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Hammer of the Left?




Happy dissolution day! All business in the House has come to an end and the election is off

to its official start (though of course, we know it’s been going on for much longer than that).


Welcome to the first of CalComms election blogs, bringing you our take on the election.


This week, we discuss Starmer’s Stalinist Suppression.


Diane Abbott’s future as a Labour MP has been hanging in the balance for the last year, but

the election has precipitated a purge of the hard left as the Labour Leader has banned

several serving and prospective MPs from the hard left from standing, using the opportunity

to reshape the party in his image.


In addition to Abbott (who has told the BBC that she has been barred from standing, a claim

which has been denied by Starmer), Labour MP Lloyd Russell-Moyle and Corbynite

candidate Faiza Shaheen have been banned from running. When asked, the Labour

leadership have pointed to behavioural complaints which have, some may say suspiciously,

come out in recent days.


The timing of the election, and these suspensions, have given the Labour leadership the

opportunity to parachute-in some preferred candidates. These include Labour First and

Labour to Win activist Luke Akehurst, also a member of Labour’s national executive

committee and a strong supporter of the Starmer project, who will be standing in North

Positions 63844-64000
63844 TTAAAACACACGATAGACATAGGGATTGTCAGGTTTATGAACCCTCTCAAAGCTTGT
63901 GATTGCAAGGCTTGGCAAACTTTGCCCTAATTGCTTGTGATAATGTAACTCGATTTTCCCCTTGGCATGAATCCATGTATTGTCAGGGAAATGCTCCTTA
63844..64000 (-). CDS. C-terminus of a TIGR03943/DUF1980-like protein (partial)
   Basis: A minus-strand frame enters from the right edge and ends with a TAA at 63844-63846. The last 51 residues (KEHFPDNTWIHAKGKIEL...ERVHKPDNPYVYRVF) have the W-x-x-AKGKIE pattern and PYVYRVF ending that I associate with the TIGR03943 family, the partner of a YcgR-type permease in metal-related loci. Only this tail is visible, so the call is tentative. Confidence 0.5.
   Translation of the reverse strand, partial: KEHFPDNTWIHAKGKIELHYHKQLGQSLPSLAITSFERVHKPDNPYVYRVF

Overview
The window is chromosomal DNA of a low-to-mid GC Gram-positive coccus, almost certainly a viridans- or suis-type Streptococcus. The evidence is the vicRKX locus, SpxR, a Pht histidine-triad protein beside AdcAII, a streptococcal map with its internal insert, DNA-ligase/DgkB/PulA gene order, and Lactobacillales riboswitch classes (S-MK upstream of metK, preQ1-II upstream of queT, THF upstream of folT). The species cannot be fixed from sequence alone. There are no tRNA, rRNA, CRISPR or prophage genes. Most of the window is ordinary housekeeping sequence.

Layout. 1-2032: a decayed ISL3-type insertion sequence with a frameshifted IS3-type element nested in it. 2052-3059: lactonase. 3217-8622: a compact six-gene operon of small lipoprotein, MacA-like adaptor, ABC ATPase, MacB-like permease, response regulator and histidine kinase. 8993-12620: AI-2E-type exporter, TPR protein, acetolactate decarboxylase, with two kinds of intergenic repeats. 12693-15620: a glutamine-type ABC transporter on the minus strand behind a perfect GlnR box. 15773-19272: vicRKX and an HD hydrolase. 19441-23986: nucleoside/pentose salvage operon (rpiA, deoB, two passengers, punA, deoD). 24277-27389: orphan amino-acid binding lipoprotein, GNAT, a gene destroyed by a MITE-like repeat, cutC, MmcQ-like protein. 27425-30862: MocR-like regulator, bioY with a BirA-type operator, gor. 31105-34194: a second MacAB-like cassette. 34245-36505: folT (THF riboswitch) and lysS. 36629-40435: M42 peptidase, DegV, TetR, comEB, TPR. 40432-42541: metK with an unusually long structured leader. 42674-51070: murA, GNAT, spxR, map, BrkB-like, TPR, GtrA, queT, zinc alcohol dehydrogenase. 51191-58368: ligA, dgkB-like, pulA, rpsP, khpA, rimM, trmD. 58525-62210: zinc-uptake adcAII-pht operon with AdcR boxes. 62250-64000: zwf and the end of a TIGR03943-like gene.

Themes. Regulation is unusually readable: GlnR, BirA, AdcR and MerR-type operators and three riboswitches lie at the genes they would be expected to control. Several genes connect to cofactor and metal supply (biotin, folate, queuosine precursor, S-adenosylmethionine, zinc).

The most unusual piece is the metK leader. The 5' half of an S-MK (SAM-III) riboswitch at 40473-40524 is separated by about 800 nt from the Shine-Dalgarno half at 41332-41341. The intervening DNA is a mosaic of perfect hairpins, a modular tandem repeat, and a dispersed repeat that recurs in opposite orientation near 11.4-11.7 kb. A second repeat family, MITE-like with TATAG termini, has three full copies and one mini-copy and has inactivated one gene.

Durham. Long-term Labour watchers will be well aware of Akehurst’s activities as a standard

bearer for the non-Blairite right.


However, Angela Rayner and Wes Streeting have both expressed ‘uneasiness’ at the

treatment of Diane Abbott, and Rayner has expressed support for Abbott both on ITV and

SKY News, describing the Hackney MP as a ‘trailblazer’ and hinting at divisions at the top of

the party:


“I don’t see any reason why Diane Abbott can’t stand as a Labour MP going forward. I am

saying that as the deputy leader of the Labour Party”.


“[Diane Abbott]'s been an inspiration to many people who see that actually she has been a

trailblazer. Now people from her background and people who look like her have a place in

our politics. And she's been able to demonstrate that. You can see the difference on our

benches.”


Starmer is keen to show that he can keep the Left in check while attempting to win over

centrist and soft-right voters across party lines. However, this strategy could backfire, leading

to potential blowback from the left-wingers within and outside the Party. A full-blown factional

war at this point could have the opposite effect - alienating the centrists and therefore

undermining the Leader's plans. Angela Rayner’s independent mandate as the directly-

elected Deputy Leader of the Labour Party could also be a threat if she chooses a different

position to Keir Starmer.


Labour’s lead over the Conservatives is still a matter of debate, with JL Partners showing a

lead of 12 points, and YouGov showing an increased lead of 27. As anyone following the

Conservatives 2017 election can tell you, a lead of 12 points can start to go south very

quickly, especially when threats come from both the right and the left.


Labour will need to close this story down quickly if they want to avoid gifting any votes to the

Conservatives.


This is still an emerging story, for more insight, sign up to our bulletin for up to date analysis.

Email jack@calcomms.co.uk to sign up.



By Matthew Detzler

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